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Thursday, 13 May 2010

The shape of things to come


As the gruesome twosome transform themselves from feuding opposites  to gushing celebrity  bride and groom*, one has to ask the question, “what’s in the The Great Repeal Bill for smokers-and drinkers come to that-which has been pencilled into The Queen’s Speech this month?”

Should we in the anti smoking ban movement in the UK get excited? After all most Tories were against a blanket ban and favour a relaxation of it, but can they be counted on to fight our corner?

Well we should start with our newly elected bridegroom leader, David Cameron, who beats himself up over his past smoking habit and went on to appoint Andrew Lansley as his Health Secretary who:

Voted for smoking ban with exemption for private members' clubs. Supports removal of vending machines from public areas of licensed premises. Not in favour of extending smoking ban (yet).

Then there’s the blushing bride, Nick Clegg:

Nick Clegg is an occasional smoker, he has admitted.

The Liberal Democrat leader revealed his habit during a half-hour interview with, conducted in association with Yahoo!.

Asked if he would repeal the ban on smoking in public places, Mr Clegg admitted the ban made him miss the days of smoking in pubs, but insisted he believed it was the right thing to do.

"I have a confession to make," he told "I do take the occasional puffs of cigarettes myself.

"I understand that if you do, the days of sitting in a pub drinking a pint and having a cigarette is something you feel very attached to."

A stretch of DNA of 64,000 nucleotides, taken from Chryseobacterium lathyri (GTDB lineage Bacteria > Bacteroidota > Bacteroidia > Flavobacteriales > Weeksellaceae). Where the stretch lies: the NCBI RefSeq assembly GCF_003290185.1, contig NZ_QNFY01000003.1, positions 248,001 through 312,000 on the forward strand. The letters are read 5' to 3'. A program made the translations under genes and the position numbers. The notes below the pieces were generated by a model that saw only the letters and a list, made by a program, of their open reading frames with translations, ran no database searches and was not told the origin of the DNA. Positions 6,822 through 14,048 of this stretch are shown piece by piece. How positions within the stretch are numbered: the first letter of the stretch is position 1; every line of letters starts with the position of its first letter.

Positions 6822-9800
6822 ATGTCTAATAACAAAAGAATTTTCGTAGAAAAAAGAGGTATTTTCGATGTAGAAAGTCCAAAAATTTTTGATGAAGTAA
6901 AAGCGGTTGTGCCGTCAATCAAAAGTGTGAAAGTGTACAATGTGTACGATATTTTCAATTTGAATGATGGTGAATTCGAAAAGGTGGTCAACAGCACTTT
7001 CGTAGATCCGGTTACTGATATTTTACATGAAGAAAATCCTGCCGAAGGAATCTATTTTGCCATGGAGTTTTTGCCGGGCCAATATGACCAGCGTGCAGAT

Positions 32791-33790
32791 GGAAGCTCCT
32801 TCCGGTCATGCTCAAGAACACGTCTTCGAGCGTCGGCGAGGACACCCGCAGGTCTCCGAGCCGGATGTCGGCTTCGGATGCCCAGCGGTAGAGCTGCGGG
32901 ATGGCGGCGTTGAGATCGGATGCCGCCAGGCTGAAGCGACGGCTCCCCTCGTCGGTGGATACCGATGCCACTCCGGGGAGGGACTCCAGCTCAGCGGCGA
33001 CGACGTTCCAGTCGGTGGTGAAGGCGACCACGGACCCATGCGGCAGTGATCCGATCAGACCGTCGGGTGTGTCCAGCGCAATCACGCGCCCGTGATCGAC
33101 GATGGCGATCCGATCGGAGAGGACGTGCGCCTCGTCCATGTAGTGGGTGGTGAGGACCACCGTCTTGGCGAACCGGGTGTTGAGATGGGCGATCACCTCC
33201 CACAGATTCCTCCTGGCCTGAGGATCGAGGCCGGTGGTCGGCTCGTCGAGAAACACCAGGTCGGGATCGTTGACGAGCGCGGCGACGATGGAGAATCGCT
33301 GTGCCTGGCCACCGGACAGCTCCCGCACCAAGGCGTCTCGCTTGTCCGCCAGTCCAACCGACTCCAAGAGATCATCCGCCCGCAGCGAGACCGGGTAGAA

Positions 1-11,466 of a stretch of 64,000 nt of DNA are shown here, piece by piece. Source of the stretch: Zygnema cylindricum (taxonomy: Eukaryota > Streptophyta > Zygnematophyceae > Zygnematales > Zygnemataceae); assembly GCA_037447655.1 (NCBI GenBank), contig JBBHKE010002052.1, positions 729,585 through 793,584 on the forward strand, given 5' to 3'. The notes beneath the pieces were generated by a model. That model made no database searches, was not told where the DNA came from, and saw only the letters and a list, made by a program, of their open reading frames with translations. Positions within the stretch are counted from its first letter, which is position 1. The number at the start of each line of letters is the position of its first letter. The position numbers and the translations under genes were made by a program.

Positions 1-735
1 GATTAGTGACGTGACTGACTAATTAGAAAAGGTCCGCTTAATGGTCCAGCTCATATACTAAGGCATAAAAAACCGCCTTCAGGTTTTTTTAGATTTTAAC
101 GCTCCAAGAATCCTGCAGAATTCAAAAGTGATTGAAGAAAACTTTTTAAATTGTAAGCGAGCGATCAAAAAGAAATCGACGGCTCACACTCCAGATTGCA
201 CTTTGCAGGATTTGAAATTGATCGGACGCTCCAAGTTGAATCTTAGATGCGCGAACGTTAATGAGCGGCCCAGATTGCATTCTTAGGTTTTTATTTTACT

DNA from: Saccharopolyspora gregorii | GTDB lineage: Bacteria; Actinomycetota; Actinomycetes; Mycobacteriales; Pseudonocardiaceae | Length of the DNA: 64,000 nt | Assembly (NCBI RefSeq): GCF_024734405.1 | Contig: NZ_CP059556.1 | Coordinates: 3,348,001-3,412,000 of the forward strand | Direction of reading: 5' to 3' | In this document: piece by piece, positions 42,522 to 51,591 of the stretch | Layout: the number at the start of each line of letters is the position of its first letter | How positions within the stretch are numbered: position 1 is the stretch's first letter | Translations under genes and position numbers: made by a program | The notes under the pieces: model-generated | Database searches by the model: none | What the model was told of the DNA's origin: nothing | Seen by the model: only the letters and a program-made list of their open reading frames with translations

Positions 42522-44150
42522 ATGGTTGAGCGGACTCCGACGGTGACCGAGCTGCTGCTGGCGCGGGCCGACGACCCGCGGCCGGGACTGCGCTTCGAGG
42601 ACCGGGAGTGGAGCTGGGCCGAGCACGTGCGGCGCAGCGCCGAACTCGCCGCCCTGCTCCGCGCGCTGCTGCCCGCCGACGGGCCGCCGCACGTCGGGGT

But the Liberal Democrat leader insisted the ban confirmed to his liberal philosophy.

"One of the first principles of a liberal is that you allow people to do what they want as long as it doesn't harm others," he said.

"Smoking is one of those classic examples where it's not a harm-free activity because it harms others around you and therefore I struggled with it a bit, but I voted for the smoking ban and I wouldn't seek to reverse it or dilute it."  [My emphasis]

Will a case of common sense break out in the new, shiny ConDem party coalition? I don’t think Frank Davis holds out much hope of that, he can see a new Puritanism just around the corner:

In the same interview, Cameron spoke of his religious belief. And I could help but think that being "clean" and feeling "deep remorse" had religious undertones as well. Cameron was repenting of his ways, and had been backsliding into sinfulness, but now he had been washed clean of vice. He didn't miss smoking, he said. But quite obviously he did, because otherwise he wouldn't have dreamed about it.

Nip over to Frank’s place and have a read, it’s well worth it.

I think I have five years to try and work out that Rubix Cube. I’ll need to keep my hands occupied as more misery is heaped onto the smoker and I’ll need to keep my hands busy as I sit in a pub having a pint during the winter months as I can see no end to the pub & club smoking ban anytime soon.

*I’ll leave it up to you to work out who is the Bride and who is the Groom in this mockery of a marriage, you will have five years to make up your mind as the ‘pact’ is ‘locked in’ for that long.

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